Before more exploitation of the natural world is proposed as a way to solve rural poverty in developing countries, we need to interrogate the nature of corrupt and damaging financial relationships between these countries and the wealthy north. The wildlife trade needs to top the list.
For many years, pro-trade groups have been lobbying to further liberalise the trade in flora and fauna. And that trade is enormous. According to a report from the European Parliament, the wildlife trade is one of the most lucrative enterprises in the world.
Legal trade into the EU alone is worth 100-billion euros a year and is controlled by the CITES permitting system. The problem is that it's simply not working -- it's paper-based, inefficient and wide open to corruption.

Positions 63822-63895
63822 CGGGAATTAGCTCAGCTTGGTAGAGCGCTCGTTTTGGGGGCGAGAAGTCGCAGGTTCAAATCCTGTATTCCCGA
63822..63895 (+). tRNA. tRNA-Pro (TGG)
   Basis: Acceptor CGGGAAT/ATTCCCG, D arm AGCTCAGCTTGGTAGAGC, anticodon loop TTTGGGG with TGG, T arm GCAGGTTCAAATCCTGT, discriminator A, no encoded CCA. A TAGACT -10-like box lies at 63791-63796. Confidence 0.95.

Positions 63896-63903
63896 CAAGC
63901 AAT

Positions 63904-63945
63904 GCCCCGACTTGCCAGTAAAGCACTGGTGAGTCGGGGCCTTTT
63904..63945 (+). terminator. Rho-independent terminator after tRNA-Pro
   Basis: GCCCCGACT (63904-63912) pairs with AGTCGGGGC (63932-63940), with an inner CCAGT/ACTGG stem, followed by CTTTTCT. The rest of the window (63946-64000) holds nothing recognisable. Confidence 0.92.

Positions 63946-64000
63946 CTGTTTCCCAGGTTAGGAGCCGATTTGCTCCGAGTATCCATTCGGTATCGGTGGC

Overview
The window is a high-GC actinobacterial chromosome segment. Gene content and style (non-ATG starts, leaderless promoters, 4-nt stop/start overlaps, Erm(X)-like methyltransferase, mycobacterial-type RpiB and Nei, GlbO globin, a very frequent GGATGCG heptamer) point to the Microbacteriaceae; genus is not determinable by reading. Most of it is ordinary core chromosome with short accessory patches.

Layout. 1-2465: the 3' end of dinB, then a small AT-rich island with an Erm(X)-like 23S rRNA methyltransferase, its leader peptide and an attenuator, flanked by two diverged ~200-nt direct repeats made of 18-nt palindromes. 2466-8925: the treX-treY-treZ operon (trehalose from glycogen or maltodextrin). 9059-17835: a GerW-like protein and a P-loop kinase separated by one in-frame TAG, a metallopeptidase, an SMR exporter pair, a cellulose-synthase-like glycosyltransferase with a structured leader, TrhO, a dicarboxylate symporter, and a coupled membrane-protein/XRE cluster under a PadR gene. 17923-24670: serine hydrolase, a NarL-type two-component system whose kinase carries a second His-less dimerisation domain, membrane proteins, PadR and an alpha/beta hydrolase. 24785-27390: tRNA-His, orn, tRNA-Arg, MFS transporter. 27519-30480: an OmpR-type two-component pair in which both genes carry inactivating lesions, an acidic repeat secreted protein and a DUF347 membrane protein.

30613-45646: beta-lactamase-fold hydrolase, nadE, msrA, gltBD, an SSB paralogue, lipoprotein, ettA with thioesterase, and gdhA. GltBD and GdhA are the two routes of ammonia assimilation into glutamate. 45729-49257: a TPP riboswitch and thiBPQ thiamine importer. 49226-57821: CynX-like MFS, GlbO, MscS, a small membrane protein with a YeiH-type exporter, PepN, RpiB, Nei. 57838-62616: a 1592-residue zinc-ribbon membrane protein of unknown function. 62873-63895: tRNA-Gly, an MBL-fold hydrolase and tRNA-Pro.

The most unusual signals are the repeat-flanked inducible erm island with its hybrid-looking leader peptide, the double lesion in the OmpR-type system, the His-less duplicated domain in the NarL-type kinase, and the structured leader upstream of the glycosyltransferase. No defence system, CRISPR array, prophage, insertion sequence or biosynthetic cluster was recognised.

The first step would be to implement the global e-permit system which the organisation has been talking about for a decade. It would not be cheap but it is vital. And the funds are there. A World Bank Report highlighted that nearly US$200-million was spent promoting sustainable use and alternative livelihoods, but nothing was allocated to solve the longstanding problems in the legal trade system.
There's more to the problem than permits, however. Those...